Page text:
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Hard times for Obama Motors

The fallout from Barack Obama’s absolute incompetence as an “investor” continues to descend into farce, as we learn that Government Motors – touted as some kind of “success” by Obama, even though taxpayers lost $26 billion on it – is now on the hook for the junk-bond degeneration of French automaker PSA Peugeot Citroen.  Jonathan Karl of ABC News reports:

Attention U.S. taxpayers:  You now own a piece of a French car company that is drowning in red ink.

That’s right.  In a move little noticed outside of the business pages, General Motors last week bought more than $400 million in shares of PSA Peugeot Citroen – a 7 percent stake in the company.

Because U.S. taxpayers still own roughly one-quarter of GM, they now own a piece of Peugeot.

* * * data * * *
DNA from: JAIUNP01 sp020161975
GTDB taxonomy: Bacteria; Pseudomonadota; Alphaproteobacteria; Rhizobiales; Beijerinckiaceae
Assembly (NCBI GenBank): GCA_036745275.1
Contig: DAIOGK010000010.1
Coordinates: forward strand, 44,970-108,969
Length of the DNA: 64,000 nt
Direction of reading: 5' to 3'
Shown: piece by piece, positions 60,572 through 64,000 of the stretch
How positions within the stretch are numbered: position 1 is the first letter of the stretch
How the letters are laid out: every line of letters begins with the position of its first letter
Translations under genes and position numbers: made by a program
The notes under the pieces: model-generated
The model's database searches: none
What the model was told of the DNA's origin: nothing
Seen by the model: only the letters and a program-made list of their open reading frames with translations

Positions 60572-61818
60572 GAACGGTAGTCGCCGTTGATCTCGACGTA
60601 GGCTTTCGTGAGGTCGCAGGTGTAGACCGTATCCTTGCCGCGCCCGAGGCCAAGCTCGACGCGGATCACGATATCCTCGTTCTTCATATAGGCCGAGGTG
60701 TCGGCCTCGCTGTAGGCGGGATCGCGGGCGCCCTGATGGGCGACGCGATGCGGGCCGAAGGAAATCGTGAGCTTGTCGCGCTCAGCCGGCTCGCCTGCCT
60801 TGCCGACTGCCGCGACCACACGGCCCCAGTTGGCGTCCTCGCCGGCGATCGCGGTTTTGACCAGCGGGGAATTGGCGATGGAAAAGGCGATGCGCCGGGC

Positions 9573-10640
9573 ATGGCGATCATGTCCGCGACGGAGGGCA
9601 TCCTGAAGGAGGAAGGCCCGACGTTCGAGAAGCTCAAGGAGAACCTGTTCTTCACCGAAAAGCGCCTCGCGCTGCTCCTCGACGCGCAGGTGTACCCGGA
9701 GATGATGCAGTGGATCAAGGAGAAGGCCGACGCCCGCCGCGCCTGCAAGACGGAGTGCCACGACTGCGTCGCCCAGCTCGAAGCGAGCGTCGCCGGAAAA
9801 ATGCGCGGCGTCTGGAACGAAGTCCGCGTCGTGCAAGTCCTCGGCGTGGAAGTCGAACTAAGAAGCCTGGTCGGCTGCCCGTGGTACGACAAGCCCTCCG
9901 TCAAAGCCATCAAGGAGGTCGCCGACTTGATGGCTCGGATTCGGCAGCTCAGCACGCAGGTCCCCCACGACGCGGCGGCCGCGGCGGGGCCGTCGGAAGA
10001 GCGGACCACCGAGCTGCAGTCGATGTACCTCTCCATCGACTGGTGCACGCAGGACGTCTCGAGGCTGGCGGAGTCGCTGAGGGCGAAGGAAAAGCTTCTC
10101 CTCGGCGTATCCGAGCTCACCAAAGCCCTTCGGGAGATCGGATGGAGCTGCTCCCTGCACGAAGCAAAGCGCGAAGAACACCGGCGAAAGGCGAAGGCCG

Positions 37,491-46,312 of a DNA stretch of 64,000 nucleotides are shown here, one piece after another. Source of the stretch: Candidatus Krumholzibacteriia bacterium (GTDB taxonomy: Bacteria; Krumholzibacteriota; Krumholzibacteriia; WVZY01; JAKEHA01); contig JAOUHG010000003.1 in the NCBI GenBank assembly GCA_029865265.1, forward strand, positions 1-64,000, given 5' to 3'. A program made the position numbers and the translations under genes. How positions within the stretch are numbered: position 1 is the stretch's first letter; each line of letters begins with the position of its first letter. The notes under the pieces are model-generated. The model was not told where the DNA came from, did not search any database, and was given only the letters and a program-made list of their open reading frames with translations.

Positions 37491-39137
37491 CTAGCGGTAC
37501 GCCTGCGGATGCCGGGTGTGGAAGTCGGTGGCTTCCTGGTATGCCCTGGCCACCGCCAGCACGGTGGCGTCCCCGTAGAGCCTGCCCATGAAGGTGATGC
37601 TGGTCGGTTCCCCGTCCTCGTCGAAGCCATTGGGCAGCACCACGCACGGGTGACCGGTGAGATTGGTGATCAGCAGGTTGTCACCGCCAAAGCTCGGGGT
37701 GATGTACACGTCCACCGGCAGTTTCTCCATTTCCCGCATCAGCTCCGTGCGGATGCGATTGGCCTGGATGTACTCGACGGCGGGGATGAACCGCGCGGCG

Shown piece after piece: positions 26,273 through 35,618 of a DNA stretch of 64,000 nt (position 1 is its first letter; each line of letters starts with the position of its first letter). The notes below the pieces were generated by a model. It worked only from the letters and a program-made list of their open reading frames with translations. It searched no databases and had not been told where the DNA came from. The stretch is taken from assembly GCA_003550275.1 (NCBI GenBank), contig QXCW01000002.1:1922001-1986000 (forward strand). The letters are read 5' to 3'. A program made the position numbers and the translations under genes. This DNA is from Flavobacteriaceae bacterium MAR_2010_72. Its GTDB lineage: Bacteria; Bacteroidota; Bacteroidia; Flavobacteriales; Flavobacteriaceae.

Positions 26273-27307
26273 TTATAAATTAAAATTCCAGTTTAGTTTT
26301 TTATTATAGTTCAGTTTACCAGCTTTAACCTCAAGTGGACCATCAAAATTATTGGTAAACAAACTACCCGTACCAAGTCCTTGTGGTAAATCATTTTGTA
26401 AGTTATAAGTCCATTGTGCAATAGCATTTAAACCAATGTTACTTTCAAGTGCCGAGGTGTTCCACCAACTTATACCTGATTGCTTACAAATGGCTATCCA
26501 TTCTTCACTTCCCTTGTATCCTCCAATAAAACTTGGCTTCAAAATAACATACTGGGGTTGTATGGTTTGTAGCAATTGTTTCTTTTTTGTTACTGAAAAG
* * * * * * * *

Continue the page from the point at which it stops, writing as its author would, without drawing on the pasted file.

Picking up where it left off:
Wonderful!  How bad are things over at Le Peu?

Last year, Peugeot’s auto making division lost $123 million.  And on March 1 – just a day after the deal with GM was announced – Moody’s downgraded Peugeot’s credit rating to junk status with a negative outlook, citing “severe deterioration” of its finances.

In other words, General Motors essentially just dumped more than $400 million of taxpayer assets on junk bonds.

Sacre bleu!  Why would the auto company that every single American was compelled to subsidize do such a thing?

GM has said the deal is designed to give GM access to Peugeot’s expertise in small car and hybrid vehicle technology and ultimately allow both GM and Peugeot to save money by pooling their resources. But auto industry analysts find the deal mystifying.

An analysis by auto industry consultants IHS said it is “somewhat baffling that GM is willing to get involved in an alliance that it frankly does not need for size or complexity, while still avoiding any public plan to rationalise its European production, cut costs, or deal with labour rates.”

(Emphasis mine.)  “Green technology” – is there any business it can’t kill?